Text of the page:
NORTH PACIFIC OCEAN (KFOR/Storyful) — Scientists spotted a dumbo octopus swimming more than 5,500 feet below the surface in an area of the Pacific Ocean, where the species typically is not seen.

As seen in the video at the top of this story, using an expedition vessel, researchers spotted the small octopus in the “largely unexplored” northwestern section of the Papahānaumokuākea Marine National Monument, located in the Hawaiian Islands.

Typically, the species is found in the Central Pacific, and can swim up to 13,000 feet below the surface, while searching for food on the ocean floor.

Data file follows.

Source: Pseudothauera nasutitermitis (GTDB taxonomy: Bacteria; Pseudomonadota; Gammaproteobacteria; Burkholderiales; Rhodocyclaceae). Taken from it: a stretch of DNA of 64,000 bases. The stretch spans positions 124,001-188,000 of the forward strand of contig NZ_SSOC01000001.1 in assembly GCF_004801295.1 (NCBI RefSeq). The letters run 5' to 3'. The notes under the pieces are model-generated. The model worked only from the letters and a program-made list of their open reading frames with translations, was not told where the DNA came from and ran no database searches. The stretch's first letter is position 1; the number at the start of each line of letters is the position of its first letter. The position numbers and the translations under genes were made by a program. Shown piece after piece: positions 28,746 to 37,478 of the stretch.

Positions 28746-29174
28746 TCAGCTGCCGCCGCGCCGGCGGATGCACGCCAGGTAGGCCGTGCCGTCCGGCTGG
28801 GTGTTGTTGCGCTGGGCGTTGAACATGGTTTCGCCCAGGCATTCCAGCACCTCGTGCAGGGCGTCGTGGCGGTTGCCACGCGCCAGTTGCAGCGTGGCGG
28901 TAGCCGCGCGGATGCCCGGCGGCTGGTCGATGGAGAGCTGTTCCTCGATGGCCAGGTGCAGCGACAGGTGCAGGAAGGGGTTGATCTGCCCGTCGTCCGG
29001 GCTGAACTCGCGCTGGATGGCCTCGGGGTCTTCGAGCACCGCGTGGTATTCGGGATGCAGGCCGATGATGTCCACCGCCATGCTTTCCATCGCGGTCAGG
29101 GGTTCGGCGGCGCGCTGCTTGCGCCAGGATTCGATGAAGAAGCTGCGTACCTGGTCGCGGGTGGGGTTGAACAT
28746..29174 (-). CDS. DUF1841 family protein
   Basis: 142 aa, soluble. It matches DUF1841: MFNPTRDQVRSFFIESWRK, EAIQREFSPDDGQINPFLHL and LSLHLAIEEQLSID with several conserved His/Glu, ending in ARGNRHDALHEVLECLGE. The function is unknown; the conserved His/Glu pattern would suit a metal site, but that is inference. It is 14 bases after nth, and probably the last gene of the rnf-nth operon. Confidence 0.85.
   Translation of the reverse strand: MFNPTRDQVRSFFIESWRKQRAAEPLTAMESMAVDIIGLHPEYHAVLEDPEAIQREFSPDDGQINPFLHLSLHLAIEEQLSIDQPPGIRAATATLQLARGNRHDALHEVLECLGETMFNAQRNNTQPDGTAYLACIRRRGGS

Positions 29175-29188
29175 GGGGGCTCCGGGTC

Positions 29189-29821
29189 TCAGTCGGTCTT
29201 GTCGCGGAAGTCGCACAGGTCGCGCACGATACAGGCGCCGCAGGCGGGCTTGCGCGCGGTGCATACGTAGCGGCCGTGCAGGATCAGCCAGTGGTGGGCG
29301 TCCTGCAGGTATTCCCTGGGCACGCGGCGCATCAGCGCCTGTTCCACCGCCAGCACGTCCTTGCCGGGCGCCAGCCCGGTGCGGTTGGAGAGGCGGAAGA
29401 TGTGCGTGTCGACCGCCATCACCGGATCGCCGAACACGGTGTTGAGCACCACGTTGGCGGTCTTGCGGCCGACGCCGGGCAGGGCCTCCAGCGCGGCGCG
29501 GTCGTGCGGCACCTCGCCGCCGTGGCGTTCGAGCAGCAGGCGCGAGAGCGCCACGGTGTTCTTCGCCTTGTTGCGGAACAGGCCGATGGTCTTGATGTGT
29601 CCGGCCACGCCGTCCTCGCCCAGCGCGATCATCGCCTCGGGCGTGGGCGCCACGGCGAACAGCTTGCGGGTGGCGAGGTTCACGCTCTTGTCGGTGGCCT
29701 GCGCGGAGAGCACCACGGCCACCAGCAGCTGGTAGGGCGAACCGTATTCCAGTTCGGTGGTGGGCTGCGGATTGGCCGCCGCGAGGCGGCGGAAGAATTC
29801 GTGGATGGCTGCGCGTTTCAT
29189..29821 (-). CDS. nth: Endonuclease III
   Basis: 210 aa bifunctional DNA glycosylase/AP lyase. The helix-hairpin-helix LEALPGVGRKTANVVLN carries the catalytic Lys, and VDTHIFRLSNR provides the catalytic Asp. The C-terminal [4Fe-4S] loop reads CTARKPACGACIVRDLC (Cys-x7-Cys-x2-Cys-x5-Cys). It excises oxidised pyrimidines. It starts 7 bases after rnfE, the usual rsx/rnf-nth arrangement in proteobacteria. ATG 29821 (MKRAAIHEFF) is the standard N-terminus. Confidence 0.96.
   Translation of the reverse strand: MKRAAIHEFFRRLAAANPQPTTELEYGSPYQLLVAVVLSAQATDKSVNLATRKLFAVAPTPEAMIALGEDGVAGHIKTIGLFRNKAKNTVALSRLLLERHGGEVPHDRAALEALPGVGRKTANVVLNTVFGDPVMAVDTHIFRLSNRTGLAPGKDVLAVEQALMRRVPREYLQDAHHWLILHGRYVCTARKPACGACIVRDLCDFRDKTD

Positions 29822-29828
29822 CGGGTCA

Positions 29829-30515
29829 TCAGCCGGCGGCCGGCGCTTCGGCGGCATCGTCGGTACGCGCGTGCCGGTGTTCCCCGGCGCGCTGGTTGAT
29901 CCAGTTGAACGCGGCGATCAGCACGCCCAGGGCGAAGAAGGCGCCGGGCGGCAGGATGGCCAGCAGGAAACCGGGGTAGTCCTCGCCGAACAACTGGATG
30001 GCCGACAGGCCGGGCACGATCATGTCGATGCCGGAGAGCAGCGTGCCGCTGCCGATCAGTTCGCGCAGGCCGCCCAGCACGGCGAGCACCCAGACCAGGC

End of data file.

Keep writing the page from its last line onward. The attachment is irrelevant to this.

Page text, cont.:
The dumbo octopus is an unusual-looking creature that propels itself with its “famous ear-shaped fins to find food, then gobble their prey up whole, feasting on a variety of deep sea critters such as copepods, isopods, bristle worms, and amphipods,” according to the Ocean Exploration Trust.

The expedition was funded by NOAA Ocean Exploration via the Ocean Exploration Cooperative Institute.